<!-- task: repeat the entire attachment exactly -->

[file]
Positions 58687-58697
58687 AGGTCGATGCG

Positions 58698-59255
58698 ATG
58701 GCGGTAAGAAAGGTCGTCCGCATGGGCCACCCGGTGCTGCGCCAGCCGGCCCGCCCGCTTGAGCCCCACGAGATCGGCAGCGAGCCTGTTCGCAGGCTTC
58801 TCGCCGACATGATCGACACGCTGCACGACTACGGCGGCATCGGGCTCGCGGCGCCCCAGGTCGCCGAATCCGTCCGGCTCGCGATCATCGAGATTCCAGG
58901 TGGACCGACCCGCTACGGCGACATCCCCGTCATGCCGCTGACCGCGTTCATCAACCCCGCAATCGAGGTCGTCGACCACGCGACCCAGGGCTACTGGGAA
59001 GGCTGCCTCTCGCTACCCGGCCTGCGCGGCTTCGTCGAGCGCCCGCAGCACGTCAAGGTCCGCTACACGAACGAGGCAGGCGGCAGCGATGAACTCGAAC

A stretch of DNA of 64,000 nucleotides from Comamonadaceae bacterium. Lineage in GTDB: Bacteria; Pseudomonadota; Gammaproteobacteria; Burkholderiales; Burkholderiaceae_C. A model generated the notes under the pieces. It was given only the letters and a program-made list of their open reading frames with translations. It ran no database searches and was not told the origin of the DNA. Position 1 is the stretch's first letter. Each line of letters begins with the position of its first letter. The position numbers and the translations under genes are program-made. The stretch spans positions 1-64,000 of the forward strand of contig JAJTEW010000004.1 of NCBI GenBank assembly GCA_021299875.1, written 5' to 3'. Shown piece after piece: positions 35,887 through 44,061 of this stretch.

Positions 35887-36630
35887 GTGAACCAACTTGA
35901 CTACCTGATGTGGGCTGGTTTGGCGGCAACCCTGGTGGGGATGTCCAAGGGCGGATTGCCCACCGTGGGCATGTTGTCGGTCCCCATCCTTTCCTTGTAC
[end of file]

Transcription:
Positions 58687-58697
58687 AGGTCGATGCG

Positions 58698-59255
58698 ATG
58701 GCGGTAAGAAAGGTCGTCCGCATGGGCCACCCGGTGCTGCGCCAGCCGGCCCGCCCGCTTGAGCCCCACGAGATCGGCAGCGAGCCTGTTCGCAGGCTTC
58801 TCGCCGACATGATCGACACGCTGCACGACTACGGCGGCATCGGGCTCGCGGCGCCCCAGGTCGCCGAATCCGTCCGGCTCGCGATCATCGAGATTCCAGG
58901 TGGACCGACCCGCTACGGCGACATCCCCGTCATGCCGCTGACCGCGTTCATCAACCCCGCAATCGAGGTCGTCGACCACGCGACCCAGGGCTACTGGGAA
59001 GGCTGCCTCTCGCTACCCGGCCTGCGCGGCTTCGTCGAGCGCCCGCAGCACGTCAAGGTCCGCTACACGAACGAGGCAGGCGGCAGCGATGAACTCGAAC

A stretch of DNA of 64,000 nucleotides from Comamonadaceae bacterium. Lineage in GTDB: Bacteria; Pseudomonadota; Gammaproteobacteria; Burkholderiales; Burkholderiaceae_C. A model generated the notes under the pieces. It was given only the letters and a program-made list of their open reading frames with translations. It ran no database searches and was not told the origin of the DNA. Position 1 is the stretch's first letter. Each line of letters begins with the position of its first letter. The position numbers and the translations under genes are program-made. The stretch spans positions 1-64,000 of the forward strand of contig JAJTEW010000004.1 of NCBI GenBank assembly GCA_021299875.1, written 5' to 3'. Shown piece after piece: positions 35,887 through 44,061 of this stretch.

Positions 35887-36630
35887 GTGAACCAACTTGA
35901 CTACCTGATGTGGGCTGGTTTGGCGGCAACCCTGGTGGGGATGTCCAAGGGCGGATTGCCCACCGTGGGCATGTTGTCGGTCCCCATCCTTTCCTTGTAC